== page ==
Am I likely to encounter any acoustic problems with this idea? i.e. - I'm not suddenly going to find that my bass has disappeared or anything?

    Oh and, what do I do about the skirting board that's already there?
     
  8. fufna

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    You should be able to do that for much less..

    Not sure about the "acoustically absorbent fabric " between the two layers of plasterboard...
    You really need something of substantial mass to dampen the Plasterboard resonance.

    Think... 'mass load and decouple'

    Just like
     
  9. Gary Lightfoot

    Gary Lightfoot
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    As you're stopping the sound coming in from the adjacent room, the resiliant bar should help a lot. Otherwise I'd say not to use them, just in case they turn the wall into a bass trap and suck all the bass out. What is your 'listening room' going to be for exactly?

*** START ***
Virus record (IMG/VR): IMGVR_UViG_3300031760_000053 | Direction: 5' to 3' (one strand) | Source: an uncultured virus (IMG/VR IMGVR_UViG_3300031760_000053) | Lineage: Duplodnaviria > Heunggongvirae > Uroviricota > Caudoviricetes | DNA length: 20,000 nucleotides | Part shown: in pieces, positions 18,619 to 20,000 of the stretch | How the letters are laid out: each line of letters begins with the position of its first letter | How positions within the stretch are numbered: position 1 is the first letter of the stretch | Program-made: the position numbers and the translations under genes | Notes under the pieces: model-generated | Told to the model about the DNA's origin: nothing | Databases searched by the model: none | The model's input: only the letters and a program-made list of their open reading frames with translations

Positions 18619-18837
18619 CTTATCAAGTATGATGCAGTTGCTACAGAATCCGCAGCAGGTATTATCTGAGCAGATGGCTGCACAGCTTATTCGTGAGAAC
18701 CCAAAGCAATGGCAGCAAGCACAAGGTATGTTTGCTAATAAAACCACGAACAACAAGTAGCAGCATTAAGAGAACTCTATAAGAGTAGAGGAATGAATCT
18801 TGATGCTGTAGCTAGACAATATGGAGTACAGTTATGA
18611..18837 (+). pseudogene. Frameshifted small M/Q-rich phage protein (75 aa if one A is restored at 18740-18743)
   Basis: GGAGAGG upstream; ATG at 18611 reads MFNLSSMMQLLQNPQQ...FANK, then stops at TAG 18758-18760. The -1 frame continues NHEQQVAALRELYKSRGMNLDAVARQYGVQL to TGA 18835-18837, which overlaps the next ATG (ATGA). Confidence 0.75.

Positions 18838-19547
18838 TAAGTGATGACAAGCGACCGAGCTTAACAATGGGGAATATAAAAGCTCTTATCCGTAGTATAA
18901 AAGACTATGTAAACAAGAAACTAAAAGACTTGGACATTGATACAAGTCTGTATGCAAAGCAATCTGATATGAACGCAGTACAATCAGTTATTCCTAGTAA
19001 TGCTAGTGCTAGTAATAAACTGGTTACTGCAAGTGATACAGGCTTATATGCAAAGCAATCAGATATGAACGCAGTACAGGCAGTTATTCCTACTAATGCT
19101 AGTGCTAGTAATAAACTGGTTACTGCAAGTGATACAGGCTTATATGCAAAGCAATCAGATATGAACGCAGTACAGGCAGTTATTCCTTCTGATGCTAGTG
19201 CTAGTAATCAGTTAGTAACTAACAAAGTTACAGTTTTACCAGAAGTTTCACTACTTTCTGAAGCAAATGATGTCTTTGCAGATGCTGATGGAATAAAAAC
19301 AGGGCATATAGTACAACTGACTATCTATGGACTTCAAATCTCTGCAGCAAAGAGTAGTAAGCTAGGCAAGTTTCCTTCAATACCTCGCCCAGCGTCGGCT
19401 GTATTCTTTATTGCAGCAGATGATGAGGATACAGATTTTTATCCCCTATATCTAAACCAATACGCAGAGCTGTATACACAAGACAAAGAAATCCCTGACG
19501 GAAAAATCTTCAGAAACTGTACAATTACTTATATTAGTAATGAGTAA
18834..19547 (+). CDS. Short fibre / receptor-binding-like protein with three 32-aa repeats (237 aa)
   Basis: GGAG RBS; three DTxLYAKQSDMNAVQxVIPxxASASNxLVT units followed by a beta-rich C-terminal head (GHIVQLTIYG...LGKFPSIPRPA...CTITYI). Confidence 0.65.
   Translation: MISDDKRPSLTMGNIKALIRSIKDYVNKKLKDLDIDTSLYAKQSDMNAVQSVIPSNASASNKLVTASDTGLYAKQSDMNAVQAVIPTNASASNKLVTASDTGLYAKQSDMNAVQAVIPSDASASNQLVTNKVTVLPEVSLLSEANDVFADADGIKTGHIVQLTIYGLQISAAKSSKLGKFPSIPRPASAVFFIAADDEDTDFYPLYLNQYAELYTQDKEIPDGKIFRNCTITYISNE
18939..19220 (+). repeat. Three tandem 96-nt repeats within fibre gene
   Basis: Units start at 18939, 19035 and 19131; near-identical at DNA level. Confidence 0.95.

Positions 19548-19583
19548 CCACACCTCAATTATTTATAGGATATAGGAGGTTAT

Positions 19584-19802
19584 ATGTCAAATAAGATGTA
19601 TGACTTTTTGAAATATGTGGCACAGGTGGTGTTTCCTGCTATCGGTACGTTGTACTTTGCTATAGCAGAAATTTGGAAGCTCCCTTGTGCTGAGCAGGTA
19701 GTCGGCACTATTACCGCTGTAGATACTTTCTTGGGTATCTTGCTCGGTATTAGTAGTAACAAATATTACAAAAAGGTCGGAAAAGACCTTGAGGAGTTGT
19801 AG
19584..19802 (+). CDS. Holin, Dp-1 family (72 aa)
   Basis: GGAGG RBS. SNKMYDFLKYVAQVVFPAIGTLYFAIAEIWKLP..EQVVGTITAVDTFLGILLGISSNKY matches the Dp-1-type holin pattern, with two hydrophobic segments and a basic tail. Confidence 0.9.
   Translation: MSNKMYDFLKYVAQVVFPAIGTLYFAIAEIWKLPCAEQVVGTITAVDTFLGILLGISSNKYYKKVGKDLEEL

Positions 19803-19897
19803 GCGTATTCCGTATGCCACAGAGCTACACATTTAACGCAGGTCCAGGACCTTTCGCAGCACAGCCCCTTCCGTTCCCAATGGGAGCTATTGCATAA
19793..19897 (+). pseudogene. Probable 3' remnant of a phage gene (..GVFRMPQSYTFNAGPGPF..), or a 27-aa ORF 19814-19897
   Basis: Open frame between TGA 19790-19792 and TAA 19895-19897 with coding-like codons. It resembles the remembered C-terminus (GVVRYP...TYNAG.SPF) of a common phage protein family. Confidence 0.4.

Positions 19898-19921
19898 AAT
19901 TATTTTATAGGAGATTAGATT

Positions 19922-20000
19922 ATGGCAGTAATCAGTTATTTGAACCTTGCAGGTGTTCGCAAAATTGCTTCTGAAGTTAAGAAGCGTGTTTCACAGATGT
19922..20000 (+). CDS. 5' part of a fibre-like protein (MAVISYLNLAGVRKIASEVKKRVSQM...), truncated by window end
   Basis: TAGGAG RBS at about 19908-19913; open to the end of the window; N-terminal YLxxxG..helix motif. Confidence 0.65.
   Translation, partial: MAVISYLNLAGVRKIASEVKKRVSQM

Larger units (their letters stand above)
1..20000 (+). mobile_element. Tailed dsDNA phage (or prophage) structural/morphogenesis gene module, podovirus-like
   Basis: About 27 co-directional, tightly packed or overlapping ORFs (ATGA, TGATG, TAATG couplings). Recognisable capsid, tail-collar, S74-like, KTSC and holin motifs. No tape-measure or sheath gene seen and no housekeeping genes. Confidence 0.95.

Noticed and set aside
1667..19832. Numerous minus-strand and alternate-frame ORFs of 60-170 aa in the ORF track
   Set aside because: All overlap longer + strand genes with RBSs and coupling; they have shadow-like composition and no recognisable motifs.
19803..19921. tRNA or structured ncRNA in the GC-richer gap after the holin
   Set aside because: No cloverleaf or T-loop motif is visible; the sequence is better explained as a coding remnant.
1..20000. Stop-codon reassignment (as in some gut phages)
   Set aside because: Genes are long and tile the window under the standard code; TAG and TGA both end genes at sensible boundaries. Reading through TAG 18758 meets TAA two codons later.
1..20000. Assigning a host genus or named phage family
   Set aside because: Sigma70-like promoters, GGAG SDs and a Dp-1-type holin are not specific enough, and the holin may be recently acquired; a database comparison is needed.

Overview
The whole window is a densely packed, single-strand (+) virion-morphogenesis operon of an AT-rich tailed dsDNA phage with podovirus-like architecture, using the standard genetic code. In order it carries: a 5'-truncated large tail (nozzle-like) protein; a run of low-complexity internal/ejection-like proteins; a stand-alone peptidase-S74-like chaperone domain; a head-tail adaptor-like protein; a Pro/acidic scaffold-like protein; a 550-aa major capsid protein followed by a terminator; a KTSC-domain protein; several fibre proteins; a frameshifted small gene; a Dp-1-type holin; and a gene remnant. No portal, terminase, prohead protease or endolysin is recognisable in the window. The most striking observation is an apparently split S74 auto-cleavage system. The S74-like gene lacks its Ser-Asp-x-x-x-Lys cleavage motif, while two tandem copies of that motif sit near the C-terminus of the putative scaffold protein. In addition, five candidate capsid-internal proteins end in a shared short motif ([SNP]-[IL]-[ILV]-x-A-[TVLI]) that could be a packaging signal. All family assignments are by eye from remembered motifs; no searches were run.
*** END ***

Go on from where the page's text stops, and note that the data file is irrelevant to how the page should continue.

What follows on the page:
I used Wickes 30mm high density slabs for one of my stud walls, and that may be a better option than standard Rockwool, especialy as you're using a 2x1 stud. You could cut some slabs in half to make them 15mm thick and fill in the wall further.

    Gary.
     
  10. Dimmy

    Dimmy
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    Listening room - Music/Home Cinema, servo 15, reference level listening etc.
     
  11. avanzato

    avanzato
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    BBC Research have a couple of papers on lightweight partitions and sound insulation that are worth reading.